In this week’s web design and development news roundup, you’ll discover alternatives to in-person UX workshops, learn about headings and accessibility, discover a two-day online WordCamp event, and more.
If you’re new to my blog, each Friday I publish a post highlighting my favorite user experience, accessibility, WordPress, CSS, and HTML posts I’ve read in the past week.
Hope you find the resources helpful in your work or projects!
Want more resources like these on a daily basis? Follow me @redcrew on Twitter.
Tweet of the Week
"We need to understand the other side to impact the other side. We become much more effective as humans and leaders when we engage in hearty conversations with those who are different from us, not necessarily to change our opinions, but to build … empathy." – @DanielLubetzky
— HubSpot (@HubSpot) March 27, 2020
- UX researchers sit through a lot of sessions, asking the same questions from multiple participants as they observe them completing tasks. And they can mean we miss things. Jim Ross offers helpful tips for retaining your sanity as a user researcher.
- As we transition to working from home, we need to find alternatives to in-person UX workshops, says Paul Boag.
For a start, at the beginning of a project, I find polls and surveys can be a useful way of gathering feedback from stakeholders and end-users.
- One of the first rules I learned in my user experience classes was the three-click rule: users give up their task if they haven’t found what they’re looking for after three clicks. But that’s not exactly true, says Page Laubheimer.
- Your UX portfolio is your most important asset for your career. Here are three reasons why you should have a UX portfolio and why you need to keep it updated.
- Starting in April 2020, the DAISY Consortium will be offering a free webinar series on accessible publishing and reading for one hour on Wednesdays. Each week a different topic will be discussed.
- My friend Dennis Deacon digs deep into headings and accessibility as he explains the impact of headings on creating accessible content, the importance of marking up headings correctly, and how to write descriptive headings.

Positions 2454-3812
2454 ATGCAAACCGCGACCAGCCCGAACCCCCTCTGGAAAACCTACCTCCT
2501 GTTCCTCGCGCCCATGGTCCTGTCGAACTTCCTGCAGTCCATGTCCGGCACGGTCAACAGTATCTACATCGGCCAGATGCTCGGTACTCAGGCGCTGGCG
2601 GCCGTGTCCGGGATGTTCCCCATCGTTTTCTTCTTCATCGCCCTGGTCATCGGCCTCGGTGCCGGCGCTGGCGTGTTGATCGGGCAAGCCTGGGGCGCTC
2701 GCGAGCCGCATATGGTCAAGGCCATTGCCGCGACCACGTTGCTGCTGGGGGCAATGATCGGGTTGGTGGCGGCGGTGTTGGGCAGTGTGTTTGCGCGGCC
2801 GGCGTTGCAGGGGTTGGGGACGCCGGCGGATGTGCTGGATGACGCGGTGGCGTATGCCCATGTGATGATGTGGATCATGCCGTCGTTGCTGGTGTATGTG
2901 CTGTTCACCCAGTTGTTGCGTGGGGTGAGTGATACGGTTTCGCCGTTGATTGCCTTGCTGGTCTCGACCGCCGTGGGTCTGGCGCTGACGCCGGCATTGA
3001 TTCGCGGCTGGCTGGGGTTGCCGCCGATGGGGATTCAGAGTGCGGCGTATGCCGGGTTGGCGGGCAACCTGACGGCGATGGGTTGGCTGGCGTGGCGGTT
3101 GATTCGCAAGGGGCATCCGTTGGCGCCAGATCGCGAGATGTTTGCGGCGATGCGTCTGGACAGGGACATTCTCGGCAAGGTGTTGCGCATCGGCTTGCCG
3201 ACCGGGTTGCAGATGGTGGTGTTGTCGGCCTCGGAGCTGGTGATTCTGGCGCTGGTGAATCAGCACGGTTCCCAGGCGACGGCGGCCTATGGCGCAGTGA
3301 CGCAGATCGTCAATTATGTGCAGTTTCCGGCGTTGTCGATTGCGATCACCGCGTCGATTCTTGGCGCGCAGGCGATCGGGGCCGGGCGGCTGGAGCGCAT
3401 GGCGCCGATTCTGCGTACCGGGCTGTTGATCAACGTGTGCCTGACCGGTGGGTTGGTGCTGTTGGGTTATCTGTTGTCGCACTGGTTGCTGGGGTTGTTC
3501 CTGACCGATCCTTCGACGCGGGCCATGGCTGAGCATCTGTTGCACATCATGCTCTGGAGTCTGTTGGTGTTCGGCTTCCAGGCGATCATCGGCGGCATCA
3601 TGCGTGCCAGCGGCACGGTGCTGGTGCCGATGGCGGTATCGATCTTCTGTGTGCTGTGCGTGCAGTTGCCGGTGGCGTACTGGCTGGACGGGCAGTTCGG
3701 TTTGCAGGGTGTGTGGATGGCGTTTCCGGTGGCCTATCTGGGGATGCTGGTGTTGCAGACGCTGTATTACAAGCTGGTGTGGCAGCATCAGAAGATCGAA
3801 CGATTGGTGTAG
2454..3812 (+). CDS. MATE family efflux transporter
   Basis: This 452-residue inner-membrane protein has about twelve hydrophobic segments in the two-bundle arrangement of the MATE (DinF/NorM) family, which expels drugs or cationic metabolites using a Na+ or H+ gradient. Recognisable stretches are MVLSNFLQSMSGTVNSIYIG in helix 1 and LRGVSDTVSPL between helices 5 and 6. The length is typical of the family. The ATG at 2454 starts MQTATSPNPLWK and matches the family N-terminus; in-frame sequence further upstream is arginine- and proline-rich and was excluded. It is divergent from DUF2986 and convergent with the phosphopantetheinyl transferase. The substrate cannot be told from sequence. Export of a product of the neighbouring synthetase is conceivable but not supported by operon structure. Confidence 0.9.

- Creating accessible documents in Word is a lot easier when you start with accessibility in mind. Use templates, start with an outline, use built-in styles, and add alternative text for images.
- Thanks to Drake Music for sharing their lessons learned for creating accessible video conference and remote meetings. My favorite tip: use a system that supports captions/subtitles.
- Learn how to move your service or existing classes online using the Recurring Payments feature along with the Calendly Block in paid WordPress.com hosting plans.
- Originally planned as an in-person event, WordCamp San Antonio 2020 is now a virtual two-day event. I’m attending, won’t you join me? Did I mention it’s free?
- Share your thoughts by March 27th on WordPress community event changes in the time of COVID-19, including
WordCamp Central providing Crowdcast accounts to WordCamps.
- Shoutout to Yoast for publishing a free online training course for the Block Editor. I know many people have hesitated to use the Block Editor, this course will help overcome the learning curve.
CSS and HTML
- While An Event Apart typically releases videos from their events gradually online, they’ve decided to release the remaining videos from An Event Apart DC 2019. All sessions from An Event Apart 2019 are now available.
- With people looking for information and resources from healthcare and government sites, it’s time for those sites to get static, says Eric Meyer. Sites using content management systems (CMS) are crashing from the surge in traffic. Static sites solve that issue.
- The ordered list element has start and reverse attributes, making it handy when you want to customize the start property.
- Thanks to Michele Barker for this online tool to generate compound grids. Enter the number of columns for each of your grids, and they’ll be magically merged into a compound grid.
What I Found Interesting
- As a cellist living in metro Detroit, Irina Tikhonova has played for many local orchestras. With Michigan’s stay at home order, she’s now giving 30-minute performances from her front porch,
- For many people who work with technology, you’ve made the transition to working from home. To help you make it successful, Sitepoint has gathered resources for remote teams, including helpful books and articles.
- Can you write for five minutes? asks Rachel Extance. It may not seem like a lot of time, but your five minutes of writing can be useful and helpful to others.
If you like what you’ve read today, share the post with your colleagues and friends.
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Did I miss some resources you found this week? I’d love to see them! Post them in the comments below.